Emily Farris studies social capital and why black women participate more in politics.
by Jessica Llanes
Three African-American women at a polling place on Nov. 5, 1957, in New York City. (Photo courtesy of the Library of Congress)
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by Jessica Llanes
In an era of historically low participation in American politics, what prompts civic engagement among marginalized groups? What role does community play in determining how these groups participate? These are some questions Emily Farris explores in her research.
“I’m particularly interested in how we approach the political inclusion of traditionally marginalized groups, whether it be black women, Latinos or immigrants to the United States,” said Farris, assistant professor of political science at TCU. “For me, the theme is the importance of community among marginalized groups. How does that affect political inclusion and the policies we see?”
Emily Farris, assistant professor of political science.
Farris and research collaborator Mirya Holman, assistant professor of political science at Tulane University, tackled why black women participate in politics at a much higher than expected level, a phenomenon not sufficiently explained by prior scholarship. Their findings were published in Politics, Groups, and Identities in 2014.
“We became interested in black women because it’s a category that’s not typically studied,” said Farris. “There’s really little scholarship that looks at the intersection of race and gender when it comes to looking at their simultaneous effects related to political participation.”
More black women voted in the 2008 and 2012 presidential elections than any other racial or gender group. Using traditional factors to explain political participation, such as education, income and social trust, researchers would expect to find much lower levels of participation. Farris and Holman argued that “social capital,” or “the positive social consequences of group membership,” is a key predictor of elevated participation among black women.
“No one really researches county sheriffs from the political side, but they are an important local political actor.”Emily Farris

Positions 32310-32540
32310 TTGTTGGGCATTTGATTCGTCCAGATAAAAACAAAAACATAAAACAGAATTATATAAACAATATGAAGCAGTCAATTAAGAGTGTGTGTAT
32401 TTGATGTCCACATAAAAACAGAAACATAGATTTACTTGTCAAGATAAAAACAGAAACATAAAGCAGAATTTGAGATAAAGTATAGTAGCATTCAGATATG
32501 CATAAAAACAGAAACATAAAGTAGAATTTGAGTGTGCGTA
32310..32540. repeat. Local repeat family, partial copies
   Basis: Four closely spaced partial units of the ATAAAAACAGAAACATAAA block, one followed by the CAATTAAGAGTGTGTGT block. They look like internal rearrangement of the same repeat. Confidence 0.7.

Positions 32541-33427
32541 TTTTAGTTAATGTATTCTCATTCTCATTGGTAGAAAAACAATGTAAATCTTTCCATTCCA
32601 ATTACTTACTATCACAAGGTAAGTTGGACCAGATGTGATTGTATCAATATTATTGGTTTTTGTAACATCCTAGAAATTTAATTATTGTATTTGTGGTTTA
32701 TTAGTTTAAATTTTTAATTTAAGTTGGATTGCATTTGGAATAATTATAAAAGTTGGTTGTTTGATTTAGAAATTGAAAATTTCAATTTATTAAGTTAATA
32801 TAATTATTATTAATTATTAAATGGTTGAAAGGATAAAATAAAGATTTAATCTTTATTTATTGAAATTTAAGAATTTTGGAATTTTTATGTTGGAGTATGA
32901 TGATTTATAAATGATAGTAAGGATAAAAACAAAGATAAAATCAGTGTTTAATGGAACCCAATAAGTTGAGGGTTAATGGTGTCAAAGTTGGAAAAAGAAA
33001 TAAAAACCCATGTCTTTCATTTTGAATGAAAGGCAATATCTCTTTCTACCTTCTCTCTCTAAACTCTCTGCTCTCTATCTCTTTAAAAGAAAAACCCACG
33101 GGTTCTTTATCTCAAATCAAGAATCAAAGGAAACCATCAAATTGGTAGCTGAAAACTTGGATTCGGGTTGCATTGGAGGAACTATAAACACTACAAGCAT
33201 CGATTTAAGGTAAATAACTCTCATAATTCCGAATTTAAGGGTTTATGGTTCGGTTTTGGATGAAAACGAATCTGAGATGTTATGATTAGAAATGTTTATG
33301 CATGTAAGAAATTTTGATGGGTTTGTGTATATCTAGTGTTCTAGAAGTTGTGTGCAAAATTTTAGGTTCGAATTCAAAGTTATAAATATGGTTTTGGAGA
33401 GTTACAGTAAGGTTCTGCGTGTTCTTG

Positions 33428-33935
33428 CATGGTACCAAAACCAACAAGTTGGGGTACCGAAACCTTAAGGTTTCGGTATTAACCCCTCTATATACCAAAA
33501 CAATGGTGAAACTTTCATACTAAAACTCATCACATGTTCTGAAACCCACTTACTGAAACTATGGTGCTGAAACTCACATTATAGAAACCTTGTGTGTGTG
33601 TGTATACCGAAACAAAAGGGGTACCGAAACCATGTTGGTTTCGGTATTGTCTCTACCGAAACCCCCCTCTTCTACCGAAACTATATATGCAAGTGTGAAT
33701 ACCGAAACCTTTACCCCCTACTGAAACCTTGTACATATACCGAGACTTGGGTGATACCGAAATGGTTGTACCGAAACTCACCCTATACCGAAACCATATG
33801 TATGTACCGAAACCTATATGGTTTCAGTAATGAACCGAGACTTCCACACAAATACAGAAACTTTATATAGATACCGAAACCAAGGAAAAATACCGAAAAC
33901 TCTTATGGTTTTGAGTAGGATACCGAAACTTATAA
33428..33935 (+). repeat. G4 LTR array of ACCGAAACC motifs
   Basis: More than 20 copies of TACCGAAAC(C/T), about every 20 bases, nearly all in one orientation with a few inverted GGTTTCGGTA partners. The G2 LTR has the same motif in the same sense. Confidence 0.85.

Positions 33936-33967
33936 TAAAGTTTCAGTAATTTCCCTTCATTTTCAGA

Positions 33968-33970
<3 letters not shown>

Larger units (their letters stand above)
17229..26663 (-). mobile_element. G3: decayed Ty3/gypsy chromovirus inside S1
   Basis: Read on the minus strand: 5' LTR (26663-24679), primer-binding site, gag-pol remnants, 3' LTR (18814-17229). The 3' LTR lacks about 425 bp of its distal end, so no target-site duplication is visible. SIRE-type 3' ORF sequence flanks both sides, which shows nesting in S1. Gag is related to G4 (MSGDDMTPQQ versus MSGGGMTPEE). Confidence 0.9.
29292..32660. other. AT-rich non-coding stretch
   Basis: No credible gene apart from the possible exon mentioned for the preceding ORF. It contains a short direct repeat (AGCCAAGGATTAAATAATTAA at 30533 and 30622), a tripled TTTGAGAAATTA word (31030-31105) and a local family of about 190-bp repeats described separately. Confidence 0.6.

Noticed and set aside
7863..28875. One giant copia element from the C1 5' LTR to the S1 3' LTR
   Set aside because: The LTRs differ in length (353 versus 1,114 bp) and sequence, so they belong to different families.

“We wanted to look particularly at social capital as an alternate explanation for what might be going on. One of the somewhat surprising results that we found is social capital can include different types of capital,” said the professor. “There can be the social capital you get from joining a bowling league, for example, and learning about group membership and trust in others by just going bowling weekly. Other faces of social capital are faith based.”
Farris’ research interests also involve elected politicians. She collaborated with Holman on another project focusing on county sheriffs and the role elected officials play in creating policies in the communities they serve.
Holman and Farris conducted a large survey of county sheriffs to see whether the elected officers’ attitudes on topics such as immigration and domestic violence affected the policies they put in place. “No one really researches county sheriffs from the political side, but they are an important local political actor,” said Farris. “They’re law enforcement, but they’re also elected and hold a lot of power in local government.”
The researchers’ results about sheriffs’ attitudes and domestic violence policies were published in Social Science Quarterly nearly a year ago. “We found that sheriffs who agree with what are known as ‘rape myths’ have less friendly domestic violence policies.
“Their deputies, for instance, might be less likely to inform a victim of domestic violence that they have a shelter resource or options for transportation to the hospital,” said Farris. “Who you elect and the policies they put in place shape the tone and attitude of the department. It’s really important that we pay attention to who we elect.”
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